Les Miles: A coach on a mission for schedule change


The SEC’s spring meetings start today, and the heart of all the discussion revolves around the scheduling conundrum for the immediate and long-term future of the conference.

The current eight-game conference schedule is expected to last through 2014 or 2015, with most expecting the conference to move to a future nine-game schedule. The current 6-1-1 model features six division games, one permanent cross-divisional opponent and one rotating cross-divisional opponent.

And the one coach who has been the most outspoken out of the 14 about the current model, particularly permanent cross-divisional rivalries, is LSU’s Les Miles.

Miles is tired of playing Florida every year, while he watches Alabama play Tennessee every year. And to be fair, he has a point. Alabama has won the last six against Tennessee and are currently 7-3 in the last 10 years, while LSU is tied 5-5 with Florida in their last 10. The Gators are 98-33 over the last decade, while Tennessee is 72-54. Tennessee isn’t the Tennessee of old, and Florida is vying for a national title picture nearly every single year.

Miles made his intentions known during the SEC’s post-spring teleconference, where he suggested abolishing permanent cross-divisional rivalries and selecting two cross-divisional opponents via computer.

“It’s interesting to see how you would compare our schedule with others,” Miles said on the SEC coaches’ post-spring teleconference. “I wonder if there should be no permanent partners. I wonder if we couldn’t choose cross-division opponents through a random computer draw.”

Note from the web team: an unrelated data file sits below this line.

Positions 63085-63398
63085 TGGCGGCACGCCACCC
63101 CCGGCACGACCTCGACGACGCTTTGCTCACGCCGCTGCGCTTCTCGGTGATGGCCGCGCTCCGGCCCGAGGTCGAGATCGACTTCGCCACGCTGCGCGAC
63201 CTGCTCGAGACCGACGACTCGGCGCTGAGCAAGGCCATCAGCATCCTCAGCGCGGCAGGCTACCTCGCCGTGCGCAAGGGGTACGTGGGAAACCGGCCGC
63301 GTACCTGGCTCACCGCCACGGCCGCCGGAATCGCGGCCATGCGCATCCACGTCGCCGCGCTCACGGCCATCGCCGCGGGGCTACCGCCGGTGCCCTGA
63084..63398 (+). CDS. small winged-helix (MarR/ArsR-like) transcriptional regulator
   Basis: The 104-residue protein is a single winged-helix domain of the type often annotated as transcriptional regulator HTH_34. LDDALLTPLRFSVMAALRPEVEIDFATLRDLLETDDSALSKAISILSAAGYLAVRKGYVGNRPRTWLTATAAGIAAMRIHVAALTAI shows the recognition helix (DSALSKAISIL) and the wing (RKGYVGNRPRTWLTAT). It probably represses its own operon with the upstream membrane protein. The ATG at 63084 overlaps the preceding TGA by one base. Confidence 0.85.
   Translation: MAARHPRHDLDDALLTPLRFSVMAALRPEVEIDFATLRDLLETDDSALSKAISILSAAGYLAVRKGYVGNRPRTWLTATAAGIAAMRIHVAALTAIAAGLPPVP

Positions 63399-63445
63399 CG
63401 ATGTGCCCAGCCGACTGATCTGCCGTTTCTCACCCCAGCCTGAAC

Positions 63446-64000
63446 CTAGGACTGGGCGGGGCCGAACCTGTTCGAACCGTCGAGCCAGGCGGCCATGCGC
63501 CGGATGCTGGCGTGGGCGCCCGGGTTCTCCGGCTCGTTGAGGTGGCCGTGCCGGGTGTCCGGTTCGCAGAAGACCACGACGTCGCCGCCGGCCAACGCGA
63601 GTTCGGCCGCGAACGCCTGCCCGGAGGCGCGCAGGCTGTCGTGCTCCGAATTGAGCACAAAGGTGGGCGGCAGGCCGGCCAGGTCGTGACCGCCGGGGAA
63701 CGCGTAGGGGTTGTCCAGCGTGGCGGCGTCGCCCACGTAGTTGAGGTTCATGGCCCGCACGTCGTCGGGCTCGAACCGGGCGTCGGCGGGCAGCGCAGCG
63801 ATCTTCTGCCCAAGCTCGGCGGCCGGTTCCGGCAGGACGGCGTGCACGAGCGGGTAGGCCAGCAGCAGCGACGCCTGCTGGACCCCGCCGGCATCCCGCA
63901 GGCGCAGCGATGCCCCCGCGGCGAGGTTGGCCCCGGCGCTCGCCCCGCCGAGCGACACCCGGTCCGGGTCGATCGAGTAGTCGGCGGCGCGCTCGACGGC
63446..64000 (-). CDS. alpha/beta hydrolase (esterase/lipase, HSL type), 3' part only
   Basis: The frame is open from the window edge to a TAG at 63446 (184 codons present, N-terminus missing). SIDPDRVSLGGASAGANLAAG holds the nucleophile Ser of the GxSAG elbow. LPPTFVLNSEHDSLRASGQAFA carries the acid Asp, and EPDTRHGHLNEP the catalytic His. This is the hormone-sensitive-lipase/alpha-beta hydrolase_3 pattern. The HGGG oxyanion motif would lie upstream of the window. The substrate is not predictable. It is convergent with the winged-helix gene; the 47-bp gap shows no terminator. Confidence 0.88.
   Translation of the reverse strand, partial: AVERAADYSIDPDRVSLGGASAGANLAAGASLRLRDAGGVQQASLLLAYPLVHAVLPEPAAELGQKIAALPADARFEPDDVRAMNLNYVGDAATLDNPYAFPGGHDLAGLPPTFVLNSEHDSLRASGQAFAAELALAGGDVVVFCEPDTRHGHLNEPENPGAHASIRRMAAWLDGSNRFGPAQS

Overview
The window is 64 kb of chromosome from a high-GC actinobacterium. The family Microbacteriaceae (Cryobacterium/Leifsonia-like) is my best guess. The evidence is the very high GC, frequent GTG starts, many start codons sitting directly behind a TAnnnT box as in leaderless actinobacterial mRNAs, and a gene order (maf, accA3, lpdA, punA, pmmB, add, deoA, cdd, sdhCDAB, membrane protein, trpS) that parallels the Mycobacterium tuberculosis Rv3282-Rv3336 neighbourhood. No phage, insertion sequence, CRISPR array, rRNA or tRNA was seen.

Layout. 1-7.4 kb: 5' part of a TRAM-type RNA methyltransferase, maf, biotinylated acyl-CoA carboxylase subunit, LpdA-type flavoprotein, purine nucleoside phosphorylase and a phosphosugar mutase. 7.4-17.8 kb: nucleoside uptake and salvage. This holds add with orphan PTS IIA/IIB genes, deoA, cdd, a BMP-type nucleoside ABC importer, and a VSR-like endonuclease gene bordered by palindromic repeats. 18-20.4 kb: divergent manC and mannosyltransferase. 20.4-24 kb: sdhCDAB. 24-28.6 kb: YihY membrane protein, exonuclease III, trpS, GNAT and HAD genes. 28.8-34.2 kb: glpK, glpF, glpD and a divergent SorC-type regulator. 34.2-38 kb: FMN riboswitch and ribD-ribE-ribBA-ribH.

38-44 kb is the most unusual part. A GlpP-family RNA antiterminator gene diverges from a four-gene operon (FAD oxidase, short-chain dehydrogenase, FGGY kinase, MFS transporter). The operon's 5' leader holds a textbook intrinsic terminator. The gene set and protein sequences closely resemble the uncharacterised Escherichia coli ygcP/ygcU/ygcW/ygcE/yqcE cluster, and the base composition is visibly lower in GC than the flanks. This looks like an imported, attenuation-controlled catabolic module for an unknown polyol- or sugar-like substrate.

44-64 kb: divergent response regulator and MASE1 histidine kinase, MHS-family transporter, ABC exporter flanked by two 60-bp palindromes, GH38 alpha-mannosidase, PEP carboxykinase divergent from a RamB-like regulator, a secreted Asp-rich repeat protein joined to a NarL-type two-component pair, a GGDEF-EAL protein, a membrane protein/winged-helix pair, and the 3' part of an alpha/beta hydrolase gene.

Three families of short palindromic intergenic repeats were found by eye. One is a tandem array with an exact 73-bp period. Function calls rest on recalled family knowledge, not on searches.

And just last week, he was on with Tim Brando discussing how certain teams have ‘unintended and unearned advantages’ with the current model, via AL.

“I think there is some unintended, unearned advantages by scheduling. I mean unintended, the conference put it in there and they tried to deal with the traditions of the conference and tried to make things work. I think the unintended has to do with that. No question there are some advantages by scheduling. You can deny historically, traditionally that those two teams are pretty strong. And those two teams can make a difference in what is the Western Division championship. And they can make a difference year after year if the scheduling is not some way made equal.”

The main reason for the SEC even installing the current 6-1-1 schedule format is to protect the Alabama-Tennessee and Georgia-Auburn rivalries, and there will be much discussion about both preserving and eliminating those this week.

Eliminating permanent cross-divisional rivalries are unrealistic, especially when next year’s SEC Network will be unveiled. Programming will be paramount.

Miles will be a man on a mission this week, and we’ll see what transpires – if anything – because of it.

Photo Credit: Paul Abell-USA TODAY Sports



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  • Why not just swap Tennessee and Auburn in the divisional line-up. Send Auburn to the East and Tennessee to the West. That would preserve the only two rivalries with any tradition at all (Georgia/Auburn and Alabama/Tennessee; it would have no impact on the competitive make-up of the divisions (based on present or traditional competitiveness); and it would maintain the geographical integrity of the divisions for the most part.

    Tradition is great, but let’s be honest, there’s no tradition associated with the SEC divisions, and Missouri’s addition to the East has already watered down their geographical integrity.